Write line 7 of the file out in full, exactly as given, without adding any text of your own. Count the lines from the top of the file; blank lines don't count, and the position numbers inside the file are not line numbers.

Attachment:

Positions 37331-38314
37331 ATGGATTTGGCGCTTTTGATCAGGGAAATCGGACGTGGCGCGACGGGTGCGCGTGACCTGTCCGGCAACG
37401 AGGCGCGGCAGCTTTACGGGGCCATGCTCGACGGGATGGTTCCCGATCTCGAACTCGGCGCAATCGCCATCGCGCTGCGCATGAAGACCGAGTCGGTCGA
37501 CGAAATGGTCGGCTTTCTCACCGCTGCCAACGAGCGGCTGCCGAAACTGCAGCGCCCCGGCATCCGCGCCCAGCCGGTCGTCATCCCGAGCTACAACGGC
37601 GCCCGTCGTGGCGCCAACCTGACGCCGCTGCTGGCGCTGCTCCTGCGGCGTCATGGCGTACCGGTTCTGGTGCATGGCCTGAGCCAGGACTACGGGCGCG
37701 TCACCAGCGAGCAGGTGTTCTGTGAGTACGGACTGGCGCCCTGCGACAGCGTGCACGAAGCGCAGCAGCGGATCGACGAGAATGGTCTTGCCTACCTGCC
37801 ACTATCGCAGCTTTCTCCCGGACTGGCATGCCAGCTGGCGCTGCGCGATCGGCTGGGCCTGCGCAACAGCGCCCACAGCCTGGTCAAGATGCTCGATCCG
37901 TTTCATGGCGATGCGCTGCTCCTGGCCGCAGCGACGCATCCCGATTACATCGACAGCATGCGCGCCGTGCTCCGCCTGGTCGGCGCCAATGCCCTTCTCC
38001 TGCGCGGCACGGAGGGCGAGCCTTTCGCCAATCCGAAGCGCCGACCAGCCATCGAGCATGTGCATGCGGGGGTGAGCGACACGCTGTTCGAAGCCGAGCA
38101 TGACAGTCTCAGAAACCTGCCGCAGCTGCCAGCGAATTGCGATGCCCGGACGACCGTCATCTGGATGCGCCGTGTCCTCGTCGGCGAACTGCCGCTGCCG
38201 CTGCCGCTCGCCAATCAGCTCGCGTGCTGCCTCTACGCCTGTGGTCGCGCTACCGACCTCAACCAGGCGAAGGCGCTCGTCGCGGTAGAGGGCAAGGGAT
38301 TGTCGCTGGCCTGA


37801 ACTATCGCAGCTTTCTCCCGGACTGGCATGCCAGCTGGCGCTGCGCGATCGGCTGGGCCTGCGCAACAGCGCCCACAGCCTGGTCAAGATGCTCGATCCG